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Africa federation backs Sheikh Salman for FIFA president

Football's governing body in Africa has thrown its support behind Sheikh Salman bin Ebrahim al-Khalifa for FIFA president. Sepp Blatter's successor is to be elected at an extraordinary congress later this month.

The Confederation of African Football (CAF) made the announcement following a meeting of its executive committee in the Rwandan capital, Kigali on Friday.

"The executive committee decided that CAF will give full support to Sheikh Salman with his candidacy for FIFA presidency," CAF first Vice-President Suketu Patel told a press conference.

The decision is a major boost for the Bahraini royal's campaign to succeed longtime FIFA President Sepp Blatter, as the CAF will wield 54 votes at the February 26 congress in Zurich, the most of any of the world's regional governing bodies.

The move is also a severe blow to the campaign of Tokyo Sexwale, the only African candidate in the

five-man field.

The other three hopefuls are Prince Ali bin al Hussein,

UEFA General Secretary Gianni Infantino,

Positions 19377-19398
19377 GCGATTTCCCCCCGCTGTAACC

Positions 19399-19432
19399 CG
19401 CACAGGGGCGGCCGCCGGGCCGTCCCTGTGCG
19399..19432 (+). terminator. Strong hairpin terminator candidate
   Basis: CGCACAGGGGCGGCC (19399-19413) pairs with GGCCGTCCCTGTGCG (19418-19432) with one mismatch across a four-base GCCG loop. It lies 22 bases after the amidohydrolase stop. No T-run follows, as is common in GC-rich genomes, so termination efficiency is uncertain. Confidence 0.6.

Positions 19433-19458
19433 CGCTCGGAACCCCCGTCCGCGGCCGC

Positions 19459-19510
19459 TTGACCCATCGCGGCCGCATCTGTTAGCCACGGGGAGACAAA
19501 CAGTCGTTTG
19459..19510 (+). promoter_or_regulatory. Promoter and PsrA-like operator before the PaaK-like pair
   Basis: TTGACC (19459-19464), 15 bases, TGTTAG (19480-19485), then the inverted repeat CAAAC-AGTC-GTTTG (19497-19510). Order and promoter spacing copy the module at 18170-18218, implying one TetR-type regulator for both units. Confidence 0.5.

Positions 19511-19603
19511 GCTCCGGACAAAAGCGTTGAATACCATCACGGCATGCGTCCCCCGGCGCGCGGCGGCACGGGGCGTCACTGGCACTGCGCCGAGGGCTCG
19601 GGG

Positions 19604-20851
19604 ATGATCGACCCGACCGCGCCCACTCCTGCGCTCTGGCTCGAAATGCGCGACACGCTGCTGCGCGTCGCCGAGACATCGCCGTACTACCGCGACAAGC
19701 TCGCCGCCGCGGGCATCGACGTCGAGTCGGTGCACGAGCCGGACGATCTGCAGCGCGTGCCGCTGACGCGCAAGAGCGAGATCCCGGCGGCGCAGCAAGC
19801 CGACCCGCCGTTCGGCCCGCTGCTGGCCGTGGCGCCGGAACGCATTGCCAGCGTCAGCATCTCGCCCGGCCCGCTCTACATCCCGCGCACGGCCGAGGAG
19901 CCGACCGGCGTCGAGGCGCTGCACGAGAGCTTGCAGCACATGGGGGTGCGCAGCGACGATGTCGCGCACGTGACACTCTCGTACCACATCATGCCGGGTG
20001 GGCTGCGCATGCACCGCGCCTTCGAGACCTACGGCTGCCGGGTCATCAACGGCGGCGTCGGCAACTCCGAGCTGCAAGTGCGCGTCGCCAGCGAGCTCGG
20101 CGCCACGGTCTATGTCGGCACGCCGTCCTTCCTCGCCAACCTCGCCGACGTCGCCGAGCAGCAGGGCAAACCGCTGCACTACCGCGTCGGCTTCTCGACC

and Jerome Champagne.

Sheikh Salman and Infantino are widely seen as the frontrunners in the race, particularly after UEFA President Michel Platini announced last month that he had given up on his aspirations of becoming a candidate.

Banned presidents

In December, FIFA had already essentially put an end to Platini's hopes when it handed him and Blatter eight-year bans over a dubious payment of two million Swiss francs (1.85 million euros, $2 million) made by Blatter to Platini in 2011. Both have denied any wrongdoing.

Blatter, who has been FIFA president since 1998, was elected for a fifth term back in May, but just

days later the 79-year-old Swiss national announced plans to step down

amid corruption allegations that have engulfed the world governing body.

In the hours prior to the start of that congress, on May 27, Swiss police arrested several FIFA officials at a luxury hotel in Zurich, after they had been indicted as part of a US investigation.

pfd/rd (AP, AFP)

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